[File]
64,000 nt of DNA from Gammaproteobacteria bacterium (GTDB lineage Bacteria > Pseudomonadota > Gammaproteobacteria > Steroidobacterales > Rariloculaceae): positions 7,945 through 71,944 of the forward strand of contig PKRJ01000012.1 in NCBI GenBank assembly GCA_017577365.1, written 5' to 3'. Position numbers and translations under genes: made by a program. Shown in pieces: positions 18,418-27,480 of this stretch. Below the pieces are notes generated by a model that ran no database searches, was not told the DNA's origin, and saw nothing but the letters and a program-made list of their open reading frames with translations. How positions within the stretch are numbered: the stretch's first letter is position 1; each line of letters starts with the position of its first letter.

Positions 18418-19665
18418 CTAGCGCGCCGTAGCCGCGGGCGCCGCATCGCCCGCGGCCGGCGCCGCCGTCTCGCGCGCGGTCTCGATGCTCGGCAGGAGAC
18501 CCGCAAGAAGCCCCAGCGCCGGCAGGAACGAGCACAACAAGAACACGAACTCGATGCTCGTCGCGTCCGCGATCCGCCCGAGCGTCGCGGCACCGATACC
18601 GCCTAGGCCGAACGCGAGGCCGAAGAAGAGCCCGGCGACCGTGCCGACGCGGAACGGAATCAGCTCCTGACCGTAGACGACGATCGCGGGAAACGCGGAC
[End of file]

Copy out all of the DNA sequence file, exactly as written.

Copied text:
64,000 nt of DNA from Gammaproteobacteria bacterium (GTDB lineage Bacteria > Pseudomonadota > Gammaproteobacteria > Steroidobacterales > Rariloculaceae): positions 7,945 through 71,944 of the forward strand of contig PKRJ01000012.1 in NCBI GenBank assembly GCA_017577365.1, written 5' to 3'. Position numbers and translations under genes: made by a program. Shown in pieces: positions 18,418-27,480 of this stretch. Below the pieces are notes generated by a model that ran no database searches, was not told the DNA's origin, and saw nothing but the letters and a program-made list of their open reading frames with translations. How positions within the stretch are numbered: the stretch's first letter is position 1; each line of letters starts with the position of its first letter.

Positions 18418-19665
18418 CTAGCGCGCCGTAGCCGCGGGCGCCGCATCGCCCGCGGCCGGCGCCGCCGTCTCGCGCGCGGTCTCGATGCTCGGCAGGAGAC
18501 CCGCAAGAAGCCCCAGCGCCGGCAGGAACGAGCACAACAAGAACACGAACTCGATGCTCGTCGCGTCCGCGATCCGCCCGAGCGTCGCGGCACCGATACC
18601 GCCTAGGCCGAACGCGAGGCCGAAGAAGAGCCCGGCGACCGTGCCGACGCGGAACGGAATCAGCTCCTGACCGTAGACGACGATCGCGGGAAACGCGGAC